‘Do You Think Men Can Be Sexy and Funny?’: Jena Friedman Gives Jon Stewart, Bob Odenkirk, Patton Oswalt and More the Female Comedian Treatment
“If I had a dollar for every time a journalist asked me, ‘Is it hard being a woman in comedy?’ I’d probably make as much as a man in comedy.”
Stand-up comedian, late-night writer, playwright, TV producer, Borat 2 screenwriter and now author Jena Friedman has had to put up with quite a bit of bullshit in her career — specifically, the inundation of inane questions from even the most reputable reporters about what it’s like to be a “woman comedian,” queries that her male peers never have to field when The New York Times wants a quote.
“The truth is, being a woman in comedy is fine, and sometimes it’s really great,” Friedman writes ahead of the release of her essay collection, titled Not Funny. “I have nothing to compare it to. It comes with the same indignities as being a woman in almost every other industry in America, but at least we have a microphone!”
To highlight the absurdity of some of the borderline-to-outright insulting interview inquiries she’s received over the years, Friedman conducted a bit of a social experiment by approaching a number of her male comedian friends — such as Jon Stewart, Bob Odenkirk, Patton Oswalt, Reggie Watts and the immensely confused and frustrated Jim Gaffigan — and asked them the exact questions that The Guardian and the New Yorker have asked her, only with the genders reversed.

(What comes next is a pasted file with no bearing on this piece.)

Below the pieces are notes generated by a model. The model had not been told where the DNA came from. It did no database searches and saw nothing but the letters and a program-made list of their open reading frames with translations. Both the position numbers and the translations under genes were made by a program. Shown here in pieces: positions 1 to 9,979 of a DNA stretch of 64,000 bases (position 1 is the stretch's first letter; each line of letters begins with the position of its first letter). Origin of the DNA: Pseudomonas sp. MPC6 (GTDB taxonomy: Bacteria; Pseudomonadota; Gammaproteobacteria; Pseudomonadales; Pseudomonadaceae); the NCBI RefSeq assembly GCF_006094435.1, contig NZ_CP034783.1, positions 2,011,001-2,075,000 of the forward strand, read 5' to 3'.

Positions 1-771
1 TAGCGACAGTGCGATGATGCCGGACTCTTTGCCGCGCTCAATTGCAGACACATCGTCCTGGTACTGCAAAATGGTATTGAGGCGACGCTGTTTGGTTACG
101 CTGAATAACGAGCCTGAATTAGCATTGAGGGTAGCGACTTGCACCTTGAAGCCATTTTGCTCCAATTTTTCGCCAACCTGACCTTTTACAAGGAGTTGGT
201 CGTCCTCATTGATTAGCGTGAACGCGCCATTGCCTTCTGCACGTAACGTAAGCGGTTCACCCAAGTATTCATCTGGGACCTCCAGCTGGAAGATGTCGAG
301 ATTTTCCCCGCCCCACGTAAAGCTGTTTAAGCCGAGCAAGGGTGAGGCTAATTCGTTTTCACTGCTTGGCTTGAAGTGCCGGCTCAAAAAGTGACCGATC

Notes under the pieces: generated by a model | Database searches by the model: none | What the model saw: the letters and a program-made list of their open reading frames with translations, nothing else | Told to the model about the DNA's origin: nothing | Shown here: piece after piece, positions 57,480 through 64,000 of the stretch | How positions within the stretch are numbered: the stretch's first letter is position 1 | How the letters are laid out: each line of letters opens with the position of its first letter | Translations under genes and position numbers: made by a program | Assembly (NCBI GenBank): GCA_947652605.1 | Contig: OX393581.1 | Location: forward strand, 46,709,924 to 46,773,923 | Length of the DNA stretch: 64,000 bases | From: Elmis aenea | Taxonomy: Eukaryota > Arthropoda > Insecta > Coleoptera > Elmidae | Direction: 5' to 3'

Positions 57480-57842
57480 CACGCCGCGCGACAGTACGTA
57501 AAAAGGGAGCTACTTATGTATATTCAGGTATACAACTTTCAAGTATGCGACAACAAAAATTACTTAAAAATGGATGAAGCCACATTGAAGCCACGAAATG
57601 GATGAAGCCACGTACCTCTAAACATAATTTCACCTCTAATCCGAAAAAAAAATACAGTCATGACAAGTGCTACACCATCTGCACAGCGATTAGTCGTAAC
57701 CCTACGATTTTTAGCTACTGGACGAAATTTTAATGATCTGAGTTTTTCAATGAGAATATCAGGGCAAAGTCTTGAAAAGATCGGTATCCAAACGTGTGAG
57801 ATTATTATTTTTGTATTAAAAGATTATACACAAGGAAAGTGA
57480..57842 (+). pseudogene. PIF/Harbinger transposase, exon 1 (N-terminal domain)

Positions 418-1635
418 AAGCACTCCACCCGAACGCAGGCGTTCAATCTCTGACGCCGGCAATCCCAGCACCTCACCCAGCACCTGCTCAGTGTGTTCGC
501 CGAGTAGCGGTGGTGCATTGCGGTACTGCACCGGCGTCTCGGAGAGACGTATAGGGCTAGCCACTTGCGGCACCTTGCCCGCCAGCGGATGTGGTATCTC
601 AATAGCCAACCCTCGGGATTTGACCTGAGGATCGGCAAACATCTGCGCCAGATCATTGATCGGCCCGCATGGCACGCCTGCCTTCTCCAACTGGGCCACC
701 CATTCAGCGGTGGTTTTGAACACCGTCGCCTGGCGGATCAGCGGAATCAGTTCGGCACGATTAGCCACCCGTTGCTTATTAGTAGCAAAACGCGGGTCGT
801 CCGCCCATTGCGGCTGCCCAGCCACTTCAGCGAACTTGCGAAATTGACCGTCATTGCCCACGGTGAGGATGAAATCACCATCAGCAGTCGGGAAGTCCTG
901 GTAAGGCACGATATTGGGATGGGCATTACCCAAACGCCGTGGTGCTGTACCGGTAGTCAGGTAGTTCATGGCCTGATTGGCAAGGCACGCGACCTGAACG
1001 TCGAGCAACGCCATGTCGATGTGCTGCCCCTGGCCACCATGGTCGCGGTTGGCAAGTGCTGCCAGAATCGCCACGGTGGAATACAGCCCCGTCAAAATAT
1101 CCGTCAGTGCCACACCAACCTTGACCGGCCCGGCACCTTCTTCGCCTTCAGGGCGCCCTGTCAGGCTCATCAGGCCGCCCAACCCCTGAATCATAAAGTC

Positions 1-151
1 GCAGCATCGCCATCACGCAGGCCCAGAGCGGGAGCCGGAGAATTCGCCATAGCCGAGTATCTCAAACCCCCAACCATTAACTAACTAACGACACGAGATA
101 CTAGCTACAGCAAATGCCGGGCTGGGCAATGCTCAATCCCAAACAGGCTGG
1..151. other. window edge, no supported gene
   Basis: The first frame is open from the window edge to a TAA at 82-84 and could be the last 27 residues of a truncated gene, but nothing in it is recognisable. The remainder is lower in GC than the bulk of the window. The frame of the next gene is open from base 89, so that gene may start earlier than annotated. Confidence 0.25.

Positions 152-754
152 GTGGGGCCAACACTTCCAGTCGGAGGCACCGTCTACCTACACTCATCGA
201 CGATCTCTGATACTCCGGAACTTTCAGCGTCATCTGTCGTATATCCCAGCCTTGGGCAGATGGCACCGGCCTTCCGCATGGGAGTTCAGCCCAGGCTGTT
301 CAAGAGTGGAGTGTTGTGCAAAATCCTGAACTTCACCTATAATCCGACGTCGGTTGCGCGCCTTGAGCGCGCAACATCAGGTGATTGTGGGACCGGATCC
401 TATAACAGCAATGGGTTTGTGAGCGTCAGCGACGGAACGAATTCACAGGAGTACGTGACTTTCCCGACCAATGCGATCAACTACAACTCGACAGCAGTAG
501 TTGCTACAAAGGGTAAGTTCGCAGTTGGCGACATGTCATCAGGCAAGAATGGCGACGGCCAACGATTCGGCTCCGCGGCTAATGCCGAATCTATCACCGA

Their answers, written up by Friedman on LitHub, are exactly as ridiculous as a reporter asking a professional comedian if she “writes her own material.”
Friedman’s post needs to be read in its entirety, but, for the sake of promotion, I’ve provided one quote from each comedian featured that shows just how ridiculous Fred Armisen now knows a female comedian’s experience with the media to be:
Is it hard to be a man in comedy?
Reggie Watts: It is, because you constantly have to watch your back, you have to make sure what people are laughing at are your jokes and not just your nice hips.
When did you decide to become a male comedian?
Jon Stewart: (Laughs) Um, you know for years I was a boy comedian, and I think it was at some point after my bar mitzvah that I decided… Actually, I don’t think I decided, I think it was just pronounced and anointed. It was at a ceremony.
Do you think it has changed for men since you got into the business?
Eugene Mirman: Yeah.
Friedman: In what ways?
Do you think men can be attractive and funny?
Fred Arminsen: That’s actually a good question, not that the other ones weren’t good questions (laughs). Yes, I do. Bob Odenkirk, he’s attractive. I mean, Charlie Chaplin was attractive.
Do you think men can be sexy and funny?
Bob Odenkirk: Actually, no. I don’t think comedians can be sexy. I suppose there might be a few who are, only to fetish freaks. I think part of being a comedian is being an underdog — not being cool, or sexy. I’ve always thought you can’t have both, to be funny, you have to be making fun of convention. Beauty and sexiness is very often fitting an ideal.
Friedman: These are all questions female comics have been asked, so if any are off-putting, I’m sorry.
Odenkirk: Tough shit is what you’re saying (laughs).
Do you write your own material?
Patton Oswalt: I really do! I guess it’s a compliment when people tell me, “You could totally hang with the lady comics!”
Is all your material about being a dad?
Jim Gaffigan: No.